This Is a New Low for the Twittermob

The media’s attacks on the Covington schoolboys have been alarmingly nasty.

This is a new low for the Twittermob. Not content with hounding celebs who hold views they disapprove of, or extracting apologies from politicians for saying something un-PC, or shaming comedians who crack offensive gags, now they’re going after children. The public shaming of the Covington Catholic schoolboys by the media, by political representatives and by an army of tweeters who love the cheap thrill of hunting down demons confirms that the 21st-century culture of ritual humiliation has spun out of control. When even teenagers can become the target of the online mob’s insatiable thirst for ‘devils’ to rage against, you know there’s a sickness at the heart of contemporary society.

The hunt started almost as soon as a video was posted online seeming to show the schoolboys taunting a Native American man called Nathan Phillips at the Lincoln Memorial in Washington, DC on Friday. Phillips is banging a drum and chanting while the boys, from Covington Catholic High School in Kentucky, seem to laugh and chant back at Phillips, possibly in a mocking manner. One of the boys, Nick Sandmann, stands in front of Phillips and stares at him and seems to smirk. Sandmann’s face has appeared everywhere, on the front pages of newspapers, accompanying angry newspaper columns, in countless irate tweets, all of it denouncing him and his friends as scum, essentially. The boys’ most unforgivable crime: they like Trump. Some of them were wearing MAGA caps. The Deep State: How an... Chaffetz, Jason Best Price: $5.03 Buy New $17.05 (as of 02:10 UTC - Details)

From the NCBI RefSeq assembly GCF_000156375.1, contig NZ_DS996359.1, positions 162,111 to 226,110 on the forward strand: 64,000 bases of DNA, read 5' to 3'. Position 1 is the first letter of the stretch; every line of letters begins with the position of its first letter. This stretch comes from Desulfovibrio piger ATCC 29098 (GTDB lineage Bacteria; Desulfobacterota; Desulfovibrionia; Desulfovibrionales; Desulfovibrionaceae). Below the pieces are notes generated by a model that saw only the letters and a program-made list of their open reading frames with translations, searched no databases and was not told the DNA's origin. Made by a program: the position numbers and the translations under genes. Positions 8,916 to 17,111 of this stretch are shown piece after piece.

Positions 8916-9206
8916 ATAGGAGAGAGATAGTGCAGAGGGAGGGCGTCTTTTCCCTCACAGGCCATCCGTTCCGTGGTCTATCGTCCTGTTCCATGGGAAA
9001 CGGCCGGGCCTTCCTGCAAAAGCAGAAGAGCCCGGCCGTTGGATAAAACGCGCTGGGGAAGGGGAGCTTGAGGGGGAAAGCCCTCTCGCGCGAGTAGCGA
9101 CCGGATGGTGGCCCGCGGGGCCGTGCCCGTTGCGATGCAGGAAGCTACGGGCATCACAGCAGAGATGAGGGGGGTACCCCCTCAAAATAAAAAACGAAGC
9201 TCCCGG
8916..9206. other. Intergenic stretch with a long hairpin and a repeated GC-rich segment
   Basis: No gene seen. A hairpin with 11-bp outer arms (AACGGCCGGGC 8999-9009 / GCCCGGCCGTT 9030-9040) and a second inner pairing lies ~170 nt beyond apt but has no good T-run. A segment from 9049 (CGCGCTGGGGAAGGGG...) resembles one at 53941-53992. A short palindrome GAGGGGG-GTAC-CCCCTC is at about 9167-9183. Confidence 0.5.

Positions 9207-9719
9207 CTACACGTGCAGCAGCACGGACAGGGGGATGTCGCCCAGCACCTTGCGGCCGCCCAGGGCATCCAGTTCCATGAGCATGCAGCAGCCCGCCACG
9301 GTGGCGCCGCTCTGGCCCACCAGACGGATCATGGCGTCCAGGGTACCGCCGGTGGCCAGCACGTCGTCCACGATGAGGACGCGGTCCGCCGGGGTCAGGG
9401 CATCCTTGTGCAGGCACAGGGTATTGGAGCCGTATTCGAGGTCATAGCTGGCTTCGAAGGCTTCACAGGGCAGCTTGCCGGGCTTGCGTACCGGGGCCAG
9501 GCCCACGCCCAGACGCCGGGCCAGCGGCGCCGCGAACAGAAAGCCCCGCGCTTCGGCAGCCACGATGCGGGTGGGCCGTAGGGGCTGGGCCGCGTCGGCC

The relish with which the virtue-signalling mob seized upon this footage – and in particular the image of Sandmann’s staring down of a Native American – was astonishing, even by the standards of today’s virtual churn. It isn’t hard to see why it was seized upon. The footage was a dream come true for the anti-Trump and identitarian set. It confirmed their every prejudice – that Trump supporters are bad people, that white boys are gross and over-privileged, that ‘white supremacy’ still stalks the US. The boys were said to be the products of a ‘hate factory’. They were denounced as racists and even compared to school shooters. They embody the rotten ‘spirit of Trumpism’, said conservative commentator Bill Kristol. Then the political world weighed in. The secretary of state of Kentucky and the Catholic diocese of Covington issued statements denouncing the boys. Democratic congresswoman Deb Haaland said the boys symbolised ‘blatant hate, disrespect and intolerance’ and were living proof of how ‘common decency has decayed under this administration’.

This affair does indeed suggest common decency is decaying, but not in the way the haters of these boys would have us believe. The true lack of common decency was among those who turned this group of young boys into the epitome of wickedness, into symbolic devils, into public enemies against whom all virtuous people were expected to rage and splutter.

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